In my novel a bouncy blonde called “Big Bird,” aka “Big B,” and a neighbor named Lowell who grew heirloom tomatoes sprang from my imagination. The line between fact and fiction eventually blurred, a phenomenon I’ve heard other writers talk about.
When an author writes her way to the last page of her book, she knows her characters better than she knows the members of her family (even if the characters began as family). That’s because, as authors, we can render the characters’ interior monologue to heighten inner conflict. We can put words in people’s mouths. If an author is doing her job, the reader will not be able to tell the made-up characters from the real ones.
Our families don’t have any idea what we do, how we do it, or why. If you’re a caregiver–especially when you’re finished with your duties and can finally reflect on them–you may feel compelled to write about what you’ve been through.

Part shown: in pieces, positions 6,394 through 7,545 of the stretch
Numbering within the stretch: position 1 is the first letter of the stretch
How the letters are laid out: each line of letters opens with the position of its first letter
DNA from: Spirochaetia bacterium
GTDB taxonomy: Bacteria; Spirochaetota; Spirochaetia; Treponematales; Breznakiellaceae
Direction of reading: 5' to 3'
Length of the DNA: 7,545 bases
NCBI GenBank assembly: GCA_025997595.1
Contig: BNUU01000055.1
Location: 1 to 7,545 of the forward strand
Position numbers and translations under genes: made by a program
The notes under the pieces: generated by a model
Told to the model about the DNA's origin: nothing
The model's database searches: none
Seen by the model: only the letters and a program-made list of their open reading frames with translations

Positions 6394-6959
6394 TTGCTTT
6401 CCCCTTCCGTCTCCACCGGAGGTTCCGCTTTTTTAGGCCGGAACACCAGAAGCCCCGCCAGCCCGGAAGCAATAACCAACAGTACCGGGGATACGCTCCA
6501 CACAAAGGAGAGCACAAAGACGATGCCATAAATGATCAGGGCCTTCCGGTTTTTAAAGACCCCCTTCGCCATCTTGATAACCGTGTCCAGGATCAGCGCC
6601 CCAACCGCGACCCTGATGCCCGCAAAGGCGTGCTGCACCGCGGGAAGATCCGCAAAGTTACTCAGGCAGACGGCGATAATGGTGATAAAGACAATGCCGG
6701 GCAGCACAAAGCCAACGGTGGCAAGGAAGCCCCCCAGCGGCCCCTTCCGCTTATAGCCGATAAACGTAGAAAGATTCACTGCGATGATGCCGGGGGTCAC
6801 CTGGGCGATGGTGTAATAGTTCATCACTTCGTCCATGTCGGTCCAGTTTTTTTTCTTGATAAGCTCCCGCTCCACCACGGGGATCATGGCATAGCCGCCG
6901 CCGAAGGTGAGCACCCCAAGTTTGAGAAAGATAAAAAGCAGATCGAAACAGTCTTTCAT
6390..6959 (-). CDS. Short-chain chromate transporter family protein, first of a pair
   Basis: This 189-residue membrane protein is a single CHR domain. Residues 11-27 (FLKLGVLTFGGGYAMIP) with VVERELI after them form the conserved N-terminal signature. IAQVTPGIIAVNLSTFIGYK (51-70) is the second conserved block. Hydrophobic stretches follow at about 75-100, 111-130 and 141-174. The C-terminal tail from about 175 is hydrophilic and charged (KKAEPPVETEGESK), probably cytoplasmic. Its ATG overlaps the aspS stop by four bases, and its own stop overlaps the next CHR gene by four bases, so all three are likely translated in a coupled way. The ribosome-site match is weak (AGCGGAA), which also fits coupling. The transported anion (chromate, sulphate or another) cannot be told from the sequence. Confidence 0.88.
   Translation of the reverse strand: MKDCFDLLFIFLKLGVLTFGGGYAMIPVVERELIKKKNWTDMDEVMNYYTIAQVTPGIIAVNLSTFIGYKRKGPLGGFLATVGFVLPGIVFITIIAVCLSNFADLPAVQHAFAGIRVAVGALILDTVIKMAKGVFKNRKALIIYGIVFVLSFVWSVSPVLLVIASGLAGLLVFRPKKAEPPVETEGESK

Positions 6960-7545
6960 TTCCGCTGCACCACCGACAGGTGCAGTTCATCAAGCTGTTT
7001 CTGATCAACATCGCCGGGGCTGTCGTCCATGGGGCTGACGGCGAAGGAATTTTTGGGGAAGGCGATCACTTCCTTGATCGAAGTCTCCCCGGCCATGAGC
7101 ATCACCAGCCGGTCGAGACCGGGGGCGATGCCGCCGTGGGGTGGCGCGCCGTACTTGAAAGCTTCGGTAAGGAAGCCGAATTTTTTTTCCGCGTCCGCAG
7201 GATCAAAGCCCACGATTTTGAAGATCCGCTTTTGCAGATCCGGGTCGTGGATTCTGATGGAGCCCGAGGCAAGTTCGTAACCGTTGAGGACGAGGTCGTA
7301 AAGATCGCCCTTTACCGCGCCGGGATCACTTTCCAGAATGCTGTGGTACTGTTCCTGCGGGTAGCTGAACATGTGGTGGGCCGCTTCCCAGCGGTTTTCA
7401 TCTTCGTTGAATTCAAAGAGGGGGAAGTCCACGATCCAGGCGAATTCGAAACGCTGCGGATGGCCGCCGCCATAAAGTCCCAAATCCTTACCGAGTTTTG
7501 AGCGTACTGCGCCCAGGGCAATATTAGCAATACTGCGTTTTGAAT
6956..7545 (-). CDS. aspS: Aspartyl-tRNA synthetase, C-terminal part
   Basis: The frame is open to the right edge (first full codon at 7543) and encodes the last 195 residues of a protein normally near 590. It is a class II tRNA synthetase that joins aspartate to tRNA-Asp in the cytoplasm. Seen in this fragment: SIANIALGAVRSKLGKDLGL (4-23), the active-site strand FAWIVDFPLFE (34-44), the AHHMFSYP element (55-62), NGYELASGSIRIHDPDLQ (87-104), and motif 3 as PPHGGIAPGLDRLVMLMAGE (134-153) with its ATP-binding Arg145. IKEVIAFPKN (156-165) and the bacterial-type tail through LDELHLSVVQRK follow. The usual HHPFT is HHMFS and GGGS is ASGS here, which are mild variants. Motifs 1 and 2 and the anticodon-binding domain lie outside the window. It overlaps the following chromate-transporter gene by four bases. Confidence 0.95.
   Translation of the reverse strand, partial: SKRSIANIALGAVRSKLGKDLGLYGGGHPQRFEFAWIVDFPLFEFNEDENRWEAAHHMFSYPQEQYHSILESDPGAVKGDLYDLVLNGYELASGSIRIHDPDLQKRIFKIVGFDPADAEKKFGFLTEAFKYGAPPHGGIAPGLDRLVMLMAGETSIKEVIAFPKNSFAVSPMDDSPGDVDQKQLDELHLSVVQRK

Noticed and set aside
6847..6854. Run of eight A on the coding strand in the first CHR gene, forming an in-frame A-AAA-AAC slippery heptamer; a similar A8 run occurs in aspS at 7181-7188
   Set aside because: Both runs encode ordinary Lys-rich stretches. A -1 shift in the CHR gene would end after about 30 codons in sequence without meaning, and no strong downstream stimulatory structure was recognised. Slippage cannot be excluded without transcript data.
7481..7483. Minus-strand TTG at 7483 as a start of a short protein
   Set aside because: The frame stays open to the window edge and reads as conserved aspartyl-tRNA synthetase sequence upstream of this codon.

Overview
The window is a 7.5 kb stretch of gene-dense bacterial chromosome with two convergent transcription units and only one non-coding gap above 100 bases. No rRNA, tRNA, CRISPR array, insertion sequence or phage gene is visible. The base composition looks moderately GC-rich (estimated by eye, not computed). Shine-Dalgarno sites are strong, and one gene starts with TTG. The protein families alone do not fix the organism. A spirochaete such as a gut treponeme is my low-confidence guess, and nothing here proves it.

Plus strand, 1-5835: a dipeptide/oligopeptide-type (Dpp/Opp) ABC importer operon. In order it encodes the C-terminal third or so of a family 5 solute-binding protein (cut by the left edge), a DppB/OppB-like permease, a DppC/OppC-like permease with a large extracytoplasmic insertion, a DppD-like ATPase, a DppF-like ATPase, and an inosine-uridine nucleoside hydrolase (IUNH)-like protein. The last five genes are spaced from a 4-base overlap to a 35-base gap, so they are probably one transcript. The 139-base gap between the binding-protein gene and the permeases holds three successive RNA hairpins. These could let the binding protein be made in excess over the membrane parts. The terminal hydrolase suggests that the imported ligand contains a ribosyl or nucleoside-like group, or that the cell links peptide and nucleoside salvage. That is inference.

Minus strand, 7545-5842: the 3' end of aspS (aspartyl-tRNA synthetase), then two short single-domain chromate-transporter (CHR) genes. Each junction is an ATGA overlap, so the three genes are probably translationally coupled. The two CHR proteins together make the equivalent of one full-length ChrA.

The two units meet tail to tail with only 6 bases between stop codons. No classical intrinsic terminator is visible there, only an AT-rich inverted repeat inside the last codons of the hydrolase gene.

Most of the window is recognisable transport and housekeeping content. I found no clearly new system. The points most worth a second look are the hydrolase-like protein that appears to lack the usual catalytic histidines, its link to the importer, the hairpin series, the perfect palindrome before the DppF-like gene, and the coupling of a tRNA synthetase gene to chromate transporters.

So, how can you avoid problems? Here are some general guidelines to follow.
Let’s Start With The Do’s
1. Do change names and physical features. No one likes to see a reflection of himself or herself in the mirror of your book. Go to Facebook or sit in a coffee shop. Listen to the way people talk. Write down detailed descriptions. Imagine totally different people with different appearances and different personality quirks.
2. Understand that the people you’re writing about have stories they could tell about you, if only they had time to write. The principle of “fairness” comes in here. Be fair to your characters. All of them. Use dialogue and scene to show that yours is not the only “reality.” Other people in the story can clearly have their own agendas, drives, and desires. It doesn’t hurt to let the main character “get it wrong” once in a while.